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August 8, 2008 8:32 AM CDT

Thoughts on Obama's Veep Choices


As a follow up to my previous post on my picks for John McCain’s running mate, here are my thoughts on the contenders on the Democratic side. First the likely choices:

Evan Bayh – Probably the most well-rounded top-tier candidate to be Obama’s Vice Presidential pick. Served two terms as Indiana’s governor and ended his governorship with an 80% approval rating. His post-partisan, Democratic Leadership Council (DLC)-style views firmly mesh with Barack Obama’s message of ‘Change’ and post-partisanship. His youth coupled with his popularity in Indiana and his hawkish views on China could help Obama win over Indiana and other Rust Belt states hit hard by the forces of globalization. Downsides include that he is a pro-life Democrat, which would be an anathema to the radical pro-choice wing of the party. His resume is so strong that people would wonder why he is the Vice President and Obama is the President.

Tim Kaine – A recent addition to Veep list, fifty year old Virginia Governor Tim Kaine has ridden a rising Democratic tide in Virginia that has seen a Democratic takeover of the state Senate and gains in the House of Delegates. A devout Catholic, Kaine opposes both the death penalty and abortion but has presided over executions and opposes overturning Roe vs. Wade. His position as governor of a rapidly changing swing state and as a beltway outsider boost his chances. In addition, his pro-life Catholic credentials may help Obama with the 77 million-strong Catholics in the United States. Collectively they would have little over four years of collective experience. His approval in Virginia hovers at or below fifty percent and his list of accomplishment is weak.

Joe Biden – The most experienced out of all the Vice Presidential aspirants, Joe Biden would bring twenty five years of Senatorial experience to the ticket. Biden brings a wealth of foreign policy experience to the ticket having chaired the Senate Foreign Relations Committee for eight years and served as ranking member for eighteen years. However, his repeated verbal gaffes during his Presidential campaign may hurt his chances. No executive experience. Would be the safest of all picks, but electorally he doesn’t help Obama. If Obama is continuing his ‘play it safe’ strategy, he’ll pick Biden.

Kathleen Sebelius – Although much of the Veep speculation is centering on Tim Kaine, Kansas Governor Kathleen Sebelius would be an equally formidable candidate. Helped turn eliminate a $1.1 billion debt and balanced the state’s government in her first year in office. Combined with Obama, they would have about five years of experience. Picking a woman besides

Hillary Clinton – Given the bitterness of the primary and the cold peace between her and Obama since the end of the primary, Hillary seems at this point an unlikely pick. Her speaking slot at the DNC convention seems to indicate that she isn’t under consideration. However, the recent move by her and her supporters for a convention vote may indicate that something is brewing behind the scenes. I think she is the strongest pick for Obama. He’ll only pick Hillary if he thinks he needs her to win. Currently he isn’t running his campaign scared, and I think he won’t pick her.

Here is what I feel are the ‘long shots’:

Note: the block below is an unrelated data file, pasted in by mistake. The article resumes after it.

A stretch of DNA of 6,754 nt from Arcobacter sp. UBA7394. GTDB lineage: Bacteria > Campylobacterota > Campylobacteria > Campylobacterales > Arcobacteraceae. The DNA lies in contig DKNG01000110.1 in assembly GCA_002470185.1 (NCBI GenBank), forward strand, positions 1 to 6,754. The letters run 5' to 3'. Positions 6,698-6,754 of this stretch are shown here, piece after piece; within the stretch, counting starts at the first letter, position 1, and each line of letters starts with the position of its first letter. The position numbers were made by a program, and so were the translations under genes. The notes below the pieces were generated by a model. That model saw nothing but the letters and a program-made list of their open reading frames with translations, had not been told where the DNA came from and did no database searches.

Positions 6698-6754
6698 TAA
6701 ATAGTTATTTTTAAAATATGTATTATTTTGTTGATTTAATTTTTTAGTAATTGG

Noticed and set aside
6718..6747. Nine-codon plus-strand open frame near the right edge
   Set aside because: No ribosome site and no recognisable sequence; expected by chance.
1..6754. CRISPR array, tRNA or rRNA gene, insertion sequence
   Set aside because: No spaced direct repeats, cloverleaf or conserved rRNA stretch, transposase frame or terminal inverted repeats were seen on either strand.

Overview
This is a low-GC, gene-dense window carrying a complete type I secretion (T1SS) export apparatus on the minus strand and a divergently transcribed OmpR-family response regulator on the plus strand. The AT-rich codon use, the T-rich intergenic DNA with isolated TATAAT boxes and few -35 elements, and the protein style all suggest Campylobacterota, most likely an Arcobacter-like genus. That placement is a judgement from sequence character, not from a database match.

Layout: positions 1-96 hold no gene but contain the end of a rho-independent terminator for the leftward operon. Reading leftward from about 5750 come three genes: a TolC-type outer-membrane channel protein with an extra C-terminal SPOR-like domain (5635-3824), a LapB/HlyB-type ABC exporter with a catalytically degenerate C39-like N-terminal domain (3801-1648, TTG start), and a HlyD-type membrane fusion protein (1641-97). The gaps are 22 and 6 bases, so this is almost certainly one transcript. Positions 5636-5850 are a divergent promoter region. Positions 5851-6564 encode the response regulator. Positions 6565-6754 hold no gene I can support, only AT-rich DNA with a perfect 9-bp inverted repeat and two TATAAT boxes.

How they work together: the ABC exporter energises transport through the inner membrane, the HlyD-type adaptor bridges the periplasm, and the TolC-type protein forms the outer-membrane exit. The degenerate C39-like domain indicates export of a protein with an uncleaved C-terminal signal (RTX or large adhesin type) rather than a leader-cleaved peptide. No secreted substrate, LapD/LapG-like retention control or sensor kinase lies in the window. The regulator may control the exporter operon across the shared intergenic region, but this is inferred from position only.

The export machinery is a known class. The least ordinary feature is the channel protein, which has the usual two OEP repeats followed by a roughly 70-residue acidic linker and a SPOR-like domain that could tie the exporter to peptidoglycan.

Chet Edwards – An extremely dark horse choice, Texas Congressman Chet Edwards has been recently pushed by Speaker Nancy Pelosi for his centrist record and his work with veterans. Would strengthen Obama’s relationship with the House if elected. His setbacks include almost no national name recognition, executive experience, or the ability to swing Texas to the Obama column.

Ed Rendell – Pennsylvania Governor Ed Rendell would be a viable choice if Obama wants to bring Hillary and her supporters back into his camp. Has executive experience as the Mayor of Philadelphia and Governor of Pennsylvania. His downside is that he has been enmeshed in old-style machine politics, which would clash with Obama’s “Change” message. Persistent rumors of possible personal issues. He can move Pennsylvania out of the tossup column, a state that Obama has to win.

Claire McCaskill – A female swing state senator that could help Obama tilt Missouri in her column. Has been a vocal Obama supporter since the early Democratic primaries. Publically claims to not have been asked to undergo the vetting process.

Chuck Hagel – Has recently accompanied Obama during his visits to Afghanistan, Iraq and the Middle East. Has been a vocal critic of McCain’s attacks on Obama. His service in Vietnam would provide a competing narrative to McCain’s.

Bill Richardson – Brings an impressive resume and from a swing state. The persistant rumors of personal issues damage his chances.

Other long shots are Senators Mark Pryor and Bill Nelson. They are from southern states and moderate, which would add to his ‘change’ appeal.

Please feel free to leave any comments or thoughts!

About the Author

Matthew B. Keelen, founder and President of the government affairs firm The Keelen Group, is a widely known and highly regarded lobbyist and political strategist with experience building relationships with key figures and a reputation for consistently delivering hard-earned victories. Acknowledged for his innate ability to establish and develop long lasting political relationships, Keelen has dozens of time-tested relationships with Members of Congress, including many who are in positions of considerable influence today. To learn more about The Keelen Group, visit


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